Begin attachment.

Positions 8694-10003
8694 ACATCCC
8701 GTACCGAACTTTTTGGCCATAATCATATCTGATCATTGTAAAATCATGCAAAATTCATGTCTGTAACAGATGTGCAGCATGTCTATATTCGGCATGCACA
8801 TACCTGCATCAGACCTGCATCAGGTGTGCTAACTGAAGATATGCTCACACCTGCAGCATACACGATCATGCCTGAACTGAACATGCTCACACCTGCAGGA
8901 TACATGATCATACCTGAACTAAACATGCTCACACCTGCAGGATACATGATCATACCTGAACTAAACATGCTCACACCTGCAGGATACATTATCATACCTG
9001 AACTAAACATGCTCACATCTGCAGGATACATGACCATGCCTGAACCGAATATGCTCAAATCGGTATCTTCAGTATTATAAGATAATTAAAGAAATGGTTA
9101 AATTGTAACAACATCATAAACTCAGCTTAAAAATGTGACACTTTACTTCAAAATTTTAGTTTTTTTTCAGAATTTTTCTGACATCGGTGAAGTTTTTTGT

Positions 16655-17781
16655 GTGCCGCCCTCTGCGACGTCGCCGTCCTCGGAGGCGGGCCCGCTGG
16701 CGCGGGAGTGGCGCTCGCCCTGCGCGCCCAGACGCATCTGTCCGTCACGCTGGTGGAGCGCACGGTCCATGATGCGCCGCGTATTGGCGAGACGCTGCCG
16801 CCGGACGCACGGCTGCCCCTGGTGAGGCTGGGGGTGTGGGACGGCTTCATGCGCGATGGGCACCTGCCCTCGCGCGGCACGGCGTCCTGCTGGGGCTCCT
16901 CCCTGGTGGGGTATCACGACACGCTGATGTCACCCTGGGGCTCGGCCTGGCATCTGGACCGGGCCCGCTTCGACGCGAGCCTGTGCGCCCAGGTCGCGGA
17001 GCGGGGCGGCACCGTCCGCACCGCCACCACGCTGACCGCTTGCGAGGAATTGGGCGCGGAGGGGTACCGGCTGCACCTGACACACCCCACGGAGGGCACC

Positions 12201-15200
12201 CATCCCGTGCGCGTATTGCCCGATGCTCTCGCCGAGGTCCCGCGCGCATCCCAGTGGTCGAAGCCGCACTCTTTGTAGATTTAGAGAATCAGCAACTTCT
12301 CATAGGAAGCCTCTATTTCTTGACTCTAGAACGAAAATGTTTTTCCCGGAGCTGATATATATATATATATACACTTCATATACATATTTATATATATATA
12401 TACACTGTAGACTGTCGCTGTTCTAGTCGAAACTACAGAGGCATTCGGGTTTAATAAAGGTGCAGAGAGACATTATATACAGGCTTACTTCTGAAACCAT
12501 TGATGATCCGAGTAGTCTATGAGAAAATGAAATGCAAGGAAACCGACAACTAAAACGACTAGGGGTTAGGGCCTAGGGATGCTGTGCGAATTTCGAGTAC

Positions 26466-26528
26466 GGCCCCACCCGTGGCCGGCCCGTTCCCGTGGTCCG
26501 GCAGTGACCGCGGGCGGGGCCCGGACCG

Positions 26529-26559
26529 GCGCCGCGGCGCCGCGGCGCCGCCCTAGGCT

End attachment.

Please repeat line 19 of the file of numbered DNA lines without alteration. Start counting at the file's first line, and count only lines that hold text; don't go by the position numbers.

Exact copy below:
Positions 26466-26528